Manipulating Reliance on Intuition Reduces Risk and Ambiguity Aversion
AbstractPrior research suggests that those who rely on intuition rather than effortful reasoning when making decisions are less averse to risk and ambiguity. The evidence is largely correlational, however, leaving open the question of the direction of causality. In this paper, we present experimental evidence of causation running from reliance on intuition to risk and ambiguity preferences. We directly manipulate participants’ predilection to rely on intuition and find that enhancing reliance on intuition lowers the probability of being ambiguity averse by 30 percentage points and increases risk tolerance by about 30 percent in the experimental subpopulation where we would a priori expect the manipulation to be successful (males).
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Bibliographic InfoPaper provided by Einaudi Institute for Economics and Finance (EIEF) in its series EIEF Working Papers Series with number 1301.
Length: 21 pages
Date of creation: 2013
Date of revision: Jan 2013
Other versions of this item:
- Butler, Jeff & Guiso, Luigi & Jappelli, Tullio, 2013. "Manipulating Reliance on Intuition Reduces Risk and Ambiguity Aversion," CEPR Discussion Papers 9461, C.E.P.R. Discussion Papers.
- Butler, Jeffrey V. & Guiso, Luigi & Jappelli, Tullio, 2013. "Manipulating reliance on intuition reduces risk and ambiguity aversion," CFS Working Paper Series 2013/13, Center for Financial Studies (CFS).
- Jeffrey V. Butler & Luigi Guiso & Tullio Jappelli, 2013. "Manipulating Reliance on Intuition Reduces Risk and Ambiguity Aversion," CSEF Working Papers 327, Centre for Studies in Economics and Finance (CSEF), University of Naples, Italy.
- D81 - Microeconomics - - Information, Knowledge, and Uncertainty - - - Criteria for Decision-Making under Risk and Uncertainty
- D83 - Microeconomics - - Information, Knowledge, and Uncertainty - - - Search, Learning, and Information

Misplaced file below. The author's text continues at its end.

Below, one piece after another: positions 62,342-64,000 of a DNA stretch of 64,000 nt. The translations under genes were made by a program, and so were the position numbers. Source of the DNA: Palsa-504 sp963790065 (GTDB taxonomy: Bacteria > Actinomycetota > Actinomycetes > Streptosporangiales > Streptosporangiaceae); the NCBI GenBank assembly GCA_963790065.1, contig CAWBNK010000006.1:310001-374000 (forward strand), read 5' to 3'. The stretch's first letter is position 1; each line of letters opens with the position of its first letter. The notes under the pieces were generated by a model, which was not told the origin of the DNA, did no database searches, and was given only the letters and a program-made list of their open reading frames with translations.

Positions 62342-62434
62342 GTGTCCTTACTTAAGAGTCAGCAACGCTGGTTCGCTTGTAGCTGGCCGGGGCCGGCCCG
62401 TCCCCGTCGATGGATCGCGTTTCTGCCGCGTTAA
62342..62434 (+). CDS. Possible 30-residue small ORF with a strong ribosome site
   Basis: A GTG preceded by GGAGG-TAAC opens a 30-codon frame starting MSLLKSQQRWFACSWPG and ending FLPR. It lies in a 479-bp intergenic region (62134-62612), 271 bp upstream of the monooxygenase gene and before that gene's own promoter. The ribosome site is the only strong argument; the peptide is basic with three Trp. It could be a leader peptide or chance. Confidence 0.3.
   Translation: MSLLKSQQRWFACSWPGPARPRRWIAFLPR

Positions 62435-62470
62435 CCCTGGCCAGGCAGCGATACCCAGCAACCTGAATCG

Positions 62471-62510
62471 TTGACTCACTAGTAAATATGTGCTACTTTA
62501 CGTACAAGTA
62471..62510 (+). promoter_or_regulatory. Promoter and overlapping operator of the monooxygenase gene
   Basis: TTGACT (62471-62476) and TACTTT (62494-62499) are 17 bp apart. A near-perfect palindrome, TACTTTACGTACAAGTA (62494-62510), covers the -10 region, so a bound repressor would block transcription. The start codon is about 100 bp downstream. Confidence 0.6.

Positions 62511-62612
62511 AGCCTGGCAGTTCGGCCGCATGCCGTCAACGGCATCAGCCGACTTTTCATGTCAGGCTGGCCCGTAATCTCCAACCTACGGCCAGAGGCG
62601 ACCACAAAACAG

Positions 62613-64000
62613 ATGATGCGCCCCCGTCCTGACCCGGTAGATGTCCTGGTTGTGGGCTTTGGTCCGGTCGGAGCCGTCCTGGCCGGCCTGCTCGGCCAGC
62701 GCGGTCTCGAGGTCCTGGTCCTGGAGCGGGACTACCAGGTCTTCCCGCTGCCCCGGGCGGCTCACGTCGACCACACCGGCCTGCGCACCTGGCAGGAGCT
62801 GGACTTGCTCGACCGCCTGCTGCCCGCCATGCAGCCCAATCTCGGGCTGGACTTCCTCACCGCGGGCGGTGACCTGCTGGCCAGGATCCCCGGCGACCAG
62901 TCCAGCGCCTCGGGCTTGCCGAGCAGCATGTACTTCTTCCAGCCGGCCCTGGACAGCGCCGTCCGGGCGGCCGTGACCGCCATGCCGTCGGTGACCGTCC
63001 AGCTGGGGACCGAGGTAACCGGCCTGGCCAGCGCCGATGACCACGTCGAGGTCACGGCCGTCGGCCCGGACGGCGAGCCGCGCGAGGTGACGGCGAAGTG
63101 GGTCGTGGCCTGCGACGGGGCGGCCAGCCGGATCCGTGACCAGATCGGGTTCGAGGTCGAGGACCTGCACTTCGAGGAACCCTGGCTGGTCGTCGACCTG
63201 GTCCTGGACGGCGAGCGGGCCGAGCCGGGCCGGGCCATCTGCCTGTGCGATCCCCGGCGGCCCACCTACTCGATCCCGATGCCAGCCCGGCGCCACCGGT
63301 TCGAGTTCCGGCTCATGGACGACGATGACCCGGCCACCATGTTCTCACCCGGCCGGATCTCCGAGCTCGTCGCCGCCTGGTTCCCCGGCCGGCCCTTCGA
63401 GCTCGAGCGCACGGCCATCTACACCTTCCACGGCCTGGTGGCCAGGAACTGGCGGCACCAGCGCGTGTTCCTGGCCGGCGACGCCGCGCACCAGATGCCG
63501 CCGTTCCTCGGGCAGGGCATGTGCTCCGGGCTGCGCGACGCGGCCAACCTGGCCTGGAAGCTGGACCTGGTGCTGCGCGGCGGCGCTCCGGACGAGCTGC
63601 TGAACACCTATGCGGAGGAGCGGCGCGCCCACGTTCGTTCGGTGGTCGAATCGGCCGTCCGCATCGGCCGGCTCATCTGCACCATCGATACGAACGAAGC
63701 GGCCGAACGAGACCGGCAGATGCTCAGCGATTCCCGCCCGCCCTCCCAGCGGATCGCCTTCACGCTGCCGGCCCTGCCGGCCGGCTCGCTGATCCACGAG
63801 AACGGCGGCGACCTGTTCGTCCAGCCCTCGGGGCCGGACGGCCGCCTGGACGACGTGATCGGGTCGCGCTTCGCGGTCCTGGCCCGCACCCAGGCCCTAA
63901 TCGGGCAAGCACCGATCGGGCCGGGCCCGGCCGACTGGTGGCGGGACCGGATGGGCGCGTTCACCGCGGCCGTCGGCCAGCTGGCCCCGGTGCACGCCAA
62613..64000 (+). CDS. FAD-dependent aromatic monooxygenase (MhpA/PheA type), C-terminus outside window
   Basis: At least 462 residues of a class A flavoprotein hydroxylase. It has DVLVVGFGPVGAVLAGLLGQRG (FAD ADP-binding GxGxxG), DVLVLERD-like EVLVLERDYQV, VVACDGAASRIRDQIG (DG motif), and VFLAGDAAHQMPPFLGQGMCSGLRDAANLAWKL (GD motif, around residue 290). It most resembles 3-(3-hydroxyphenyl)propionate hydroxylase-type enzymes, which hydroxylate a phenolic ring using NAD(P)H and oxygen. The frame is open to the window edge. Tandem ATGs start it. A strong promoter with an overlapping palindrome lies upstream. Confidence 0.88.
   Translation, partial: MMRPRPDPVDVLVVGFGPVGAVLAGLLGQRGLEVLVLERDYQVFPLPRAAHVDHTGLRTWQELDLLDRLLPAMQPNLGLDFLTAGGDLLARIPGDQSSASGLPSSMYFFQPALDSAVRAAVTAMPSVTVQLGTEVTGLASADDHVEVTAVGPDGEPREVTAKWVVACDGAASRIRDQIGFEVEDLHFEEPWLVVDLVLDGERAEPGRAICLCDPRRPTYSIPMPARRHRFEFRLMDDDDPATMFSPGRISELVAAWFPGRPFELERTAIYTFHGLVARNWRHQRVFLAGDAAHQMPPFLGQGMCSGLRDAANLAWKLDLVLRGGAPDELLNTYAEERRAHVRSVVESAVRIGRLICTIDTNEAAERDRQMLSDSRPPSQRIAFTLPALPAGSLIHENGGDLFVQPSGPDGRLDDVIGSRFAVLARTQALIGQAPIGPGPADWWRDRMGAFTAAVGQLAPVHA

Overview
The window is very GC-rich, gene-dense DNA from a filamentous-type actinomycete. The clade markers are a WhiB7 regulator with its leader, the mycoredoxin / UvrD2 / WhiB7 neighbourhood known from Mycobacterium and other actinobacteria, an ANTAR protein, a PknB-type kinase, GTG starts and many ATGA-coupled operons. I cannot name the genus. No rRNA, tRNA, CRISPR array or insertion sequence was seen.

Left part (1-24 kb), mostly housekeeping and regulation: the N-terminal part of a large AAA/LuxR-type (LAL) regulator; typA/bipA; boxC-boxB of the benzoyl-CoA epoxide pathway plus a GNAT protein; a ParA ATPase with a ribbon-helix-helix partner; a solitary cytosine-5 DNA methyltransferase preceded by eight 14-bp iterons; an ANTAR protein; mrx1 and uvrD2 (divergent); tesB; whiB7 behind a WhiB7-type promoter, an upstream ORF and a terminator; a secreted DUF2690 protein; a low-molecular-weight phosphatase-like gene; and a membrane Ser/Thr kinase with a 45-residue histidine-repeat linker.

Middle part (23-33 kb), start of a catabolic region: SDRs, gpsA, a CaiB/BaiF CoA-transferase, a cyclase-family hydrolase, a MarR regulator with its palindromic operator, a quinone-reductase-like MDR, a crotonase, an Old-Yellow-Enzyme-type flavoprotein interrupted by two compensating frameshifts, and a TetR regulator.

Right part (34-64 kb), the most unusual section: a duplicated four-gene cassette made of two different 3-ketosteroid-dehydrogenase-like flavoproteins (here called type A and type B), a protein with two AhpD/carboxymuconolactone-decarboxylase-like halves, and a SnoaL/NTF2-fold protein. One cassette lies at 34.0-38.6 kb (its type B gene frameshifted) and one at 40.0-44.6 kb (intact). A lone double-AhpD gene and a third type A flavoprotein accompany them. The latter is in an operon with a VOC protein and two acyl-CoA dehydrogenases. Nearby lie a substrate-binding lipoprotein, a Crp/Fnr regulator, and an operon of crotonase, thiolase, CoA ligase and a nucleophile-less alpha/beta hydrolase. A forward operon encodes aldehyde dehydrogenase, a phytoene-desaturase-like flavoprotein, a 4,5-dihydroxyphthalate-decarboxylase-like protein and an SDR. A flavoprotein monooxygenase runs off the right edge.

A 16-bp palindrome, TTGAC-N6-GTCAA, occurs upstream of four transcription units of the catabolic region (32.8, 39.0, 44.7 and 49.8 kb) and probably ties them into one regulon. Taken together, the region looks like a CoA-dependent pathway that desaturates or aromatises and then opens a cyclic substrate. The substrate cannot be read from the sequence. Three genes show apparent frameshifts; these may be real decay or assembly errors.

This paper has been announced in the following NEP Reports:
- NEP-ALL-2013-02-08 (All new papers)
- NEP-CBE-2013-02-08 (Cognitive & Behavioural Economics)
- NEP-EVO-2013-02-08 (Evolutionary Economics)
- NEP-EXP-2013-02-08 (Experimental Economics)
- NEP-UPT-2013-02-08 (Utility Models & Prospect Theory)
Please report citation or reference errors to , or , if you are the registered author of the cited work, log in to your RePEc Author Service profile, click on "citations" and make appropriate adjustments.:
- Michel Tuan Pham & Leonard Lee & Andrew T. Stephen, 2012. "Feeling the Future: The Emotional Oracle Effect," Journal of Consumer Research, University of Chicago Press, vol. 39(3), pages 461 - 477.
- Jeffrey V. Butler & Luigi Guiso & Tullio Jappelli, 2011.
"The role of intuition and reasoning in driving aversion to risk and ambiguity,"
Economics Working Papers
ECO2011/13, European University Institute.
- Butler, Jeff & Guiso, Luigi & Jappelli, Tullio, 2011. "The role of intuition and reasoning in driving aversion to risk and ambiguity," CEPR Discussion Papers 8334, C.E.P.R. Discussion Papers.
- Jeffrey V. Butler & Luigi Guiso & Tullio Jappelli, 2011. "The Role of Intuition and Reasoning in Driving Aversion to Risk and Ambiguity," CSEF Working Papers 282, Centre for Studies in Economics and Finance (CSEF), University of Naples, Italy, revised 15 Jan 2013.
- Jeffrey V. Butler & Luigi Guiso & Tullio Jappelli, 2011. "The role of intuition and reasoning in driving aversion to risk and ambiguity," EIEF Working Papers Series 1107, Einaudi Institute for Economics and Finance (EIEF), revised Oct 2011.
- Daniel Kahneman, 2003. "Maps of Bounded Rationality: Psychology for Behavioral Economics," American Economic Review, American Economic Association, vol. 93(5), pages 1449-1475, December.
- Leonard Lee & On Amir & Dan Ariely, 2009. "In Search of Homo Economicus: Cognitive Noise and the Role of Emotion in Preference Consistency," Journal of Consumer Research, University of Chicago Press, vol. 36(2), pages 173 - 187.
- Charles R. Plott & Kathryn Zeiler, 2005. "The Willingness to Pay–Willingness to Accept Gap, the "Endowment Effect," Subject Misconceptions, and Experimental Procedures for Eliciting Valuations," American Economic Review, American Economic Association, vol. 95(3), pages 530-545, June.
- Ralf Bergheim & Michael W.M. Roos, 2013. "Intuition and Reasoning in Choosing Ambiguous and Risky Lotteries," Ruhr Economic Papers 0440, Rheinisch-Westfälisches Institut für Wirtschaftsforschung, Ruhr-Universität Bochum, Universität Dortmund, Universität Duisburg-Essen.
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